- “Millions of Americans would lose health coverage.”
To the contrary. By reducing premiums, the Health Care Choices Proposal would make it possible for many who have been priced out of the individual and small group insurance markets to find affordable insurance.
- “Protections for pre-existing conditions would be decimated.”
The Health Care Choices Proposal retains current law on coverage of pre-existing conditions, along with provisions that ban insurers from refusing coverage or charging higher premiums on the basis of an applicant’s health status. This feature, ironically, has drawn criticism by some on the right who would like to see the pre-existing condition protections removed.
- “Costs would increase for lower-income, older, and sick Americans.”
The Health Care Choices Proposal would require states to use a portion of their federal allotment for risk mitigation. These are mechanisms designed to subsidize care for those in poor health without placing excessive burdens on the healthy. This and related provisions would help repair much of the damage that Obamacare has inflicted on state insurance markets.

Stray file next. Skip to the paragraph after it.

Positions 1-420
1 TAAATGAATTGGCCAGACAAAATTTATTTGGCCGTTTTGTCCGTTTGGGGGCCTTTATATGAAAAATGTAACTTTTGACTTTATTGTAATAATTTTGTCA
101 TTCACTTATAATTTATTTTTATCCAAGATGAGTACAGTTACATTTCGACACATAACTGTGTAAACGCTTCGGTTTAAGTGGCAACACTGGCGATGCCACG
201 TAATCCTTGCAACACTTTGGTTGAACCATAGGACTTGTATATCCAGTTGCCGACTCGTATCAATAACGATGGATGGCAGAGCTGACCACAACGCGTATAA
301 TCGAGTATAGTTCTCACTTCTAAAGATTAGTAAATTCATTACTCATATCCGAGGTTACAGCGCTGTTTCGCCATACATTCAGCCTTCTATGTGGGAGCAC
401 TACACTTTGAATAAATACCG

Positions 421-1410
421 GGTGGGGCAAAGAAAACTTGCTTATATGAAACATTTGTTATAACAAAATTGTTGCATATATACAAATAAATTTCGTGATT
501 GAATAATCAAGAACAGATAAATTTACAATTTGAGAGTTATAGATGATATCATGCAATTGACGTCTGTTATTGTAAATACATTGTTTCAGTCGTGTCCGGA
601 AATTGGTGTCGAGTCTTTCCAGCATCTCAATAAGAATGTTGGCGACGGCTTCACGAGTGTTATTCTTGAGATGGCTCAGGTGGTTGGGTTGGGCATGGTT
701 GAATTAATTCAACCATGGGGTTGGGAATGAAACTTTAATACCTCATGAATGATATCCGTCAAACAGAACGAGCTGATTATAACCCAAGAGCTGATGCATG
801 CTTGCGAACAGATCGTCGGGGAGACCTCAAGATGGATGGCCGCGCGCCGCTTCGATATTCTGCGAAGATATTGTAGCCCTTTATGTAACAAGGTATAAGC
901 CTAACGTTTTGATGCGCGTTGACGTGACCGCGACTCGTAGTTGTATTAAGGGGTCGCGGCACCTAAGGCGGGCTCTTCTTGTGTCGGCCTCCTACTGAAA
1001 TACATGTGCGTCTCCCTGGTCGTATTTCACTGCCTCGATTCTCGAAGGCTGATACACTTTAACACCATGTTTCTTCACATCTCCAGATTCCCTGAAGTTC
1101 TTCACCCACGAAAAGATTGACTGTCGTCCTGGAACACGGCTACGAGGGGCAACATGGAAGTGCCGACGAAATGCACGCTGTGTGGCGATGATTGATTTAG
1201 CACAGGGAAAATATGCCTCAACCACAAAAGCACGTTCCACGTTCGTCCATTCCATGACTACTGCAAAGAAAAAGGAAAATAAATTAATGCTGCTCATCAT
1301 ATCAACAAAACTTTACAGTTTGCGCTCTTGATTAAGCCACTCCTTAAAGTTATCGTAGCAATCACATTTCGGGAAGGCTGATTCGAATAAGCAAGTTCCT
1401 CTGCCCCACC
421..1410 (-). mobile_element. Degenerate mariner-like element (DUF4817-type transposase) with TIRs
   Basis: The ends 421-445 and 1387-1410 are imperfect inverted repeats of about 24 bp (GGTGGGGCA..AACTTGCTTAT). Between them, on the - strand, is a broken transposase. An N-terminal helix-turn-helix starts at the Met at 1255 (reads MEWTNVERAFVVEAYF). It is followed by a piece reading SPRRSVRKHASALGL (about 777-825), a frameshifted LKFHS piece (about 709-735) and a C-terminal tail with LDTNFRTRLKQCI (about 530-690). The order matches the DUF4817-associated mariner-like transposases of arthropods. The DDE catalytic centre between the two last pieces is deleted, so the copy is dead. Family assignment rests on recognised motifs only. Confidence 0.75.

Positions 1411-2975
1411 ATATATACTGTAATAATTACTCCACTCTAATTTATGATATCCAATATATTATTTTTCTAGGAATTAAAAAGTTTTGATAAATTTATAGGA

- “Massive disruption would occur, causing insurers to drop out of marketplaces.”
That is a spot-on description of what Obamacare has done to insurance markets, something the Health Care Choices Proposal aims to reverse. Insurers have fled the market, leaving most counties with just one insurance company and most of the rest with two or three insurers. The Health Care Choices Proposal would help reverse this dynamic.
- The proposal would repeal the Obamacare provision that “prohibit[s] insurance companies from imposing lifetime and annual limits on all essential benefits.”
Wrong again. The Health Care Choices Proposal does not repeal these regulations, which is something to which some conservative critics have objected. At least they have their facts right.
- It would “repeal the requirement for a single risk pool, [which] would be fractured into two risk pools—one for unregulated plans and one for [Affordable Care Act] plans.”